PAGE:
DUBAI (Reuters) – Saudi Arabia signed a deal with the local unit of U.S. weapons maker Raytheon on Saturday to localize maintenance of its Patriot missile defense system, as part of efforts to boost Saudi’s defense industries and its broader economy.
Crown Prince Mohammed bin Salman plans to diversify the kingdom away from its reliance on oil exports and wants Riyadh to produce or assemble half its defense equipment locally, aiming to create 40,000 jobs for Saudis by 2030.
Saudi Arabia is among the top five defense spenders in the world. It is one of several U.S. allies to use Patriot, a ground to air missile system giving defense against ballistic missiles and other threats.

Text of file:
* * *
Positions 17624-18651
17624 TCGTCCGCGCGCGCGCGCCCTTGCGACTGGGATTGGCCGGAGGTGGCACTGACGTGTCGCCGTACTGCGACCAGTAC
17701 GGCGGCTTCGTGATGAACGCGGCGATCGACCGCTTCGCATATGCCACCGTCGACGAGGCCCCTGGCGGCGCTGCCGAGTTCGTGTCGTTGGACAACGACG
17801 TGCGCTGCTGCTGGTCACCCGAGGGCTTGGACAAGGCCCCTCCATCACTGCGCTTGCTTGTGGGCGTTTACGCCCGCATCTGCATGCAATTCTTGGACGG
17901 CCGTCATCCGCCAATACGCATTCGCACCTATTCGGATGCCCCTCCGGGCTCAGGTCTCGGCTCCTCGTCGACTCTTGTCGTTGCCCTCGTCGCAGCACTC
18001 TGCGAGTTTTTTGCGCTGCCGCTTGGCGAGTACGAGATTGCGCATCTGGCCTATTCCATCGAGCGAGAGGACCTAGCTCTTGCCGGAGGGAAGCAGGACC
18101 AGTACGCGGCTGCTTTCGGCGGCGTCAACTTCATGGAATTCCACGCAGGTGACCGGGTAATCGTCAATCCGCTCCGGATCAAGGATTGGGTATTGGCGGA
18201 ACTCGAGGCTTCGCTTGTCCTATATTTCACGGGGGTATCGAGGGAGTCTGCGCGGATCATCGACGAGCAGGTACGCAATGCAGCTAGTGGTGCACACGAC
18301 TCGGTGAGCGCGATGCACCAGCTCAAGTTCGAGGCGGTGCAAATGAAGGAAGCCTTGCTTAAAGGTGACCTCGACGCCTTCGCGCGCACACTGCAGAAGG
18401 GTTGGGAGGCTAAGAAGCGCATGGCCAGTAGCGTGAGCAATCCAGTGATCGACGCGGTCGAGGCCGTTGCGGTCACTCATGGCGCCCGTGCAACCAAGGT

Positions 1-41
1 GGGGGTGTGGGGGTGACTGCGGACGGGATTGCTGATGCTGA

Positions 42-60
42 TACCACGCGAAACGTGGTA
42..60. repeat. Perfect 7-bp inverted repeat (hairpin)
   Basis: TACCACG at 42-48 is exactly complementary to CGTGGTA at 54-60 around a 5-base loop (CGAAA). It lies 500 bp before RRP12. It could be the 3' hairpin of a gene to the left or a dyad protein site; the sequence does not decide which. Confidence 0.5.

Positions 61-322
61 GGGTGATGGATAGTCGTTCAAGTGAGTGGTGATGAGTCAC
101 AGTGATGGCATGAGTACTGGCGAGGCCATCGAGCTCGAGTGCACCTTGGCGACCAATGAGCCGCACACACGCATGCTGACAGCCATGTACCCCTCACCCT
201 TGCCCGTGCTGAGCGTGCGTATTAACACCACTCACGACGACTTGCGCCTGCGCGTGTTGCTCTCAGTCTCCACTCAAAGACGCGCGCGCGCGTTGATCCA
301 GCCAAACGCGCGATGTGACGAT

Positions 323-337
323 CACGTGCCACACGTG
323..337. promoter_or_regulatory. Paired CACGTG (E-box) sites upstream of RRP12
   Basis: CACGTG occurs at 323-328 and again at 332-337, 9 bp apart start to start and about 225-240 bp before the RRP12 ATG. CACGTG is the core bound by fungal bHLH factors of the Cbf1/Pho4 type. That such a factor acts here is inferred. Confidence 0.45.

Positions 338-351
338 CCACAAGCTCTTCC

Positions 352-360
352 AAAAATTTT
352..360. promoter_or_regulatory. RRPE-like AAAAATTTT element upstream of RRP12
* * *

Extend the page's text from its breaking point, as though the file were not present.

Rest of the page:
Ahmed al-Ohali, governor of Saudi Arabia’s General Authority for Military Industries (GAMI), said the agreement with Raytheon reflected the authority’s efforts to develop Saudi’s military industries and its research and technology capabilities, state news agency SPA reported.
He did not say how many jobs would be involved, the value of the agreement, or the location of any work being moved or localized.
Riyadh-based Raytheon Saudi Arabia supports the Kingdom’s Vision 2030 economic program by creating skilled jobs for Saudis in defense, aerospace and cybersecurity through partnerships with Saudi private sector companies and local universities, according to the company’s website.
Reporting by Tuqa Khalid; Editing by David Holmes